Thirteen Vermont inmates have been in solitary confinement for a month in an Arizona prison after guards used a "chemical agent" to quell their 30-minute rampage, Vermont Department of Corrections officials confirmed to Seven Days last week.
The group refused to enter their cells when ordered and began smashing televisions, microwaves and other equipment, according to officials. They were frustrated by restrictive rules on their movements inside Arizona's Florence Correctional Center, the DOC said. They were also reportedly upset about being sent out of Vermont, beyond the reach of family and friends. Vermont currently outsources 482 inmates to the Corrections Corporation of America because there aren't enough prison beds to house them in state.
Though no one was seriously injured in the August 22 incident, it could renew long-standing concerns about Vermont relying on CCA — a company that has been subject to lawsuits alleging poor supervision and inmate care — and sending inmates thousands of miles from the people who would conceivably support them when they are released back into the general population.
Seth Lipschutz, supervising attorney from the Vermont Prisoners' Rights Office, said he had gotten little information about what DOC is calling a "disturbance" — not a "riot." His agency is considering sending investigators to Arizona in response.
Coincidentally, a group of advocates who have long been critical of Vermont's reliance on distant private prisons has been preparing to roll out a public-relations campaign in the coming weeks. They're urging lawmakers to reduce the state's prison population, which would eliminate the need to send inmates out of Vermont.
Suzi Wizowaty, who runs Vermonters for Criminal Justice Reform, said the previously unreported Arizona incident heightens her group's concern that the DOC is unable to supervise its inmates when it turns them over to CCA. Wizowaty is a retiring Democratic state representative from Burlington.
"If this had happened in Vermont, we would have heard about it," Wizowaty said. "We have concerns about private prisons and people being sent away. It makes it harder for the state to provide the oversight you would want and expect. This is something the state imposes on people, and therefore the state has an obligation to supervise it. That's hard to do when it's a private prison, especially if it's so far away."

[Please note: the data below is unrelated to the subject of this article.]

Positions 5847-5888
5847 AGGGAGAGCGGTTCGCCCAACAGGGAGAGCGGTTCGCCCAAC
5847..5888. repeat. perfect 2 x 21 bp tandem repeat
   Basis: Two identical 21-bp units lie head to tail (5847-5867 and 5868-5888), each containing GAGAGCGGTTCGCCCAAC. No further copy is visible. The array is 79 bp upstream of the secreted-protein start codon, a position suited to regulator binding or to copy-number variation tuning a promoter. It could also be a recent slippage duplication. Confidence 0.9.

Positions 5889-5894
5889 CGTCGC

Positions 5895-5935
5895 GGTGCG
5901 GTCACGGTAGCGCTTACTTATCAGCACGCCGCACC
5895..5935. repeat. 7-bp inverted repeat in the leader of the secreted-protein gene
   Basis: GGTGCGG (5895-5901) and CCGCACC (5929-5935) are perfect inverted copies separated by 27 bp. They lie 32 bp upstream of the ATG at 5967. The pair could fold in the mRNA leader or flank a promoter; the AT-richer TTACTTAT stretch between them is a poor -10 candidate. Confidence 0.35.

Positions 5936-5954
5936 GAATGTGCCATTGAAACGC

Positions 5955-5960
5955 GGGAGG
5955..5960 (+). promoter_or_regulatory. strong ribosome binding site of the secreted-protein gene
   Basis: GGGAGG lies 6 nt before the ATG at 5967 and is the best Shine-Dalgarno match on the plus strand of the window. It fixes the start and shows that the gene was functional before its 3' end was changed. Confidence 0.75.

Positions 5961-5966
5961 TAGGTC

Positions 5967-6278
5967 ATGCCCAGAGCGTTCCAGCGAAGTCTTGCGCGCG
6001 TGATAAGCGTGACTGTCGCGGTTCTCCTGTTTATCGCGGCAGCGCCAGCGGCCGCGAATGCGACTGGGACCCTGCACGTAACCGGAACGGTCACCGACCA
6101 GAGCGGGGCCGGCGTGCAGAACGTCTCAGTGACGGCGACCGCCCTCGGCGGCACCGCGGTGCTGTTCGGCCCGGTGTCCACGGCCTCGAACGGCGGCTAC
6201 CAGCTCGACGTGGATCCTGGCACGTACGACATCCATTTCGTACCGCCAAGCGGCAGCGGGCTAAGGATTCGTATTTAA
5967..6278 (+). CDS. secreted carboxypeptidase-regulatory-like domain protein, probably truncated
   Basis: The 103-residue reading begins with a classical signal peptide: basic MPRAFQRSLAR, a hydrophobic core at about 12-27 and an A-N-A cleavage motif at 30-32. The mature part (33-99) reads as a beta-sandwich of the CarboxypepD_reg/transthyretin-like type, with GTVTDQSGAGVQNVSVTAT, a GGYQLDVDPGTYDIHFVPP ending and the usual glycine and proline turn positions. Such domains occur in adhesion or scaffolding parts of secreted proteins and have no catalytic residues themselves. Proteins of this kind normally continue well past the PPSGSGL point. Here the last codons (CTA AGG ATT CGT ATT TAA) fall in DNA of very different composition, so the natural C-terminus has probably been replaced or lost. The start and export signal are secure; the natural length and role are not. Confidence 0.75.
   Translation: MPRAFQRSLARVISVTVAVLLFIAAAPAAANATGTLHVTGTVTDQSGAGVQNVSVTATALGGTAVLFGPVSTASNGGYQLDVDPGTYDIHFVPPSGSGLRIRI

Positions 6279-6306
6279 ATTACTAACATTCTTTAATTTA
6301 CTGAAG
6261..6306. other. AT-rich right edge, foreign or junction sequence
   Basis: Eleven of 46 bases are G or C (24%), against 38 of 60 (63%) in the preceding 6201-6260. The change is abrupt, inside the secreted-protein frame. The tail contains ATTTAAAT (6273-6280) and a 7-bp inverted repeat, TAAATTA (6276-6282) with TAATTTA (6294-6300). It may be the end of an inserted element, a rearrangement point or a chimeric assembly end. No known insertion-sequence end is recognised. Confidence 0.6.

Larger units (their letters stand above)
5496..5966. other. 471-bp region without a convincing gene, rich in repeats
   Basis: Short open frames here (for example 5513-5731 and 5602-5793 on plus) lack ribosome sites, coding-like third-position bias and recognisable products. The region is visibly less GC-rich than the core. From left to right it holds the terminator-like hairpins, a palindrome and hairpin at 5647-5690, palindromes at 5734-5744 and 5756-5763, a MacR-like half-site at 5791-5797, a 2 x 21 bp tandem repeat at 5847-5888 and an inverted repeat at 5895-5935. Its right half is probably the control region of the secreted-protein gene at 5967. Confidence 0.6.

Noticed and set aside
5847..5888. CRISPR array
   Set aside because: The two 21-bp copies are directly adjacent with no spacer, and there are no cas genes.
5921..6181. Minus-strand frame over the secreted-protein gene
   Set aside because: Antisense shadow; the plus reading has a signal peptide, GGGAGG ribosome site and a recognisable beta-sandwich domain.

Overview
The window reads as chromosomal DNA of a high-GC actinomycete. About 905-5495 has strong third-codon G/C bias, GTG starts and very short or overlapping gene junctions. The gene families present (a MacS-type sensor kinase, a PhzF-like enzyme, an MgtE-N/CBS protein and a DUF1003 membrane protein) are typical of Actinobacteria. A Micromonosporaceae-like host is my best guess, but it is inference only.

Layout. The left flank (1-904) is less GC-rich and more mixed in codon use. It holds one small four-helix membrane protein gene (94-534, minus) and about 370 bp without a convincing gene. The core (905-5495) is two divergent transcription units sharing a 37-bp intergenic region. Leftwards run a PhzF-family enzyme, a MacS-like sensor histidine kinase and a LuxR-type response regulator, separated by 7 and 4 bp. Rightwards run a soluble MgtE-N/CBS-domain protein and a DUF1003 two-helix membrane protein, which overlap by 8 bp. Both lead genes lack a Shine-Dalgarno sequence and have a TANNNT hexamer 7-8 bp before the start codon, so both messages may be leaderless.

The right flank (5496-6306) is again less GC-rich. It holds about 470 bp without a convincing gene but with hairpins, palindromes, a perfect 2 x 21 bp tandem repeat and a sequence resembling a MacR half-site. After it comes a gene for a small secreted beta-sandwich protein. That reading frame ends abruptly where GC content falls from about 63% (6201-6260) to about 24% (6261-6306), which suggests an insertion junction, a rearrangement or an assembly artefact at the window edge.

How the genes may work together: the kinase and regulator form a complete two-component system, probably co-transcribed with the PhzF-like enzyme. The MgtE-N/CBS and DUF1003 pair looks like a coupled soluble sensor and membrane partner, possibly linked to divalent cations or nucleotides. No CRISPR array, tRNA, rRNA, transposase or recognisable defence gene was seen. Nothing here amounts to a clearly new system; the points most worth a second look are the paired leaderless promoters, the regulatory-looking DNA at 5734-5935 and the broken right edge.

In a written statement, CCA confirmed the incident and the inmates' subsequent punishment, but did not provide additional details. "CCA correctional officers receive hundreds of hours of initial training, and undergo intensive annual instruction, which includes best practices in diffusing conflict among inmates and the rapid, safe and humane resolution of inmate disturbances," wrote Jonathan Burns, senior manager of public affairs.
It has been nearly two decades since the Vermont DOC had room for all inmates that judges send into its custody.
Currently, the state has 2,100 inmates who are either awaiting trial or are serving their sentences, but only 1,600 prison beds in the DOC's seven facilities.
Vermont is in the final year of a two-year, $34 million contract with CCA to handle the overflow. Roughly 454 Vermonters are housed in CCA's Lee Adjustment Center in Beattyville, Ky. Inmates who have committed serious disciplinary infractions at Lee or any of the Vermont facilities are sent to Florence, which has a higher level of security and restricts inmates more than the other prisons.
The 28 Vermont inmates in Florence live together in a small wing of the prison, which also houses inmates for the state of California and the U.S. Marshals Service.
Both California and the Marshals Service require that CCA keep their inmates separate from others, isolating the Vermonters, according to Richard Byrne, the DOC's out-of-state unit supervisor. That means few inmates have kitchen or outdoor jobs that allow the kind of movement prisoners in Vermont or Kentucky enjoy, Byrne said.
He went on: Shortly before noon on August 22, the inmates staged a coordinated resistance and refused to reenter their cells when ordered as part of their routine. Byrne declined to give further details of the incident or describe what "chemical agent" guards used to end the fracas.
A CCA investigation revealed that just under half of the Vermonters there participated in the incident. As punishment, 13 were placed in what prison officials call "segregation," confined to individual cells for 23 hours a day.
Byrne said it is unclear how long the punishment will last — CCA, not Vermont DOC, is in charge. The latter uses segregation as a disciplinary technique only if inmates are considered a danger to their fellow prisoners, Byrne said.
In response to the incident, the DOC flew a team of investigators to Arizona on September 10, inspected the prison and talked to some of the inmates over a two-day period. They found no problems with the facility and took no action, Byrne said.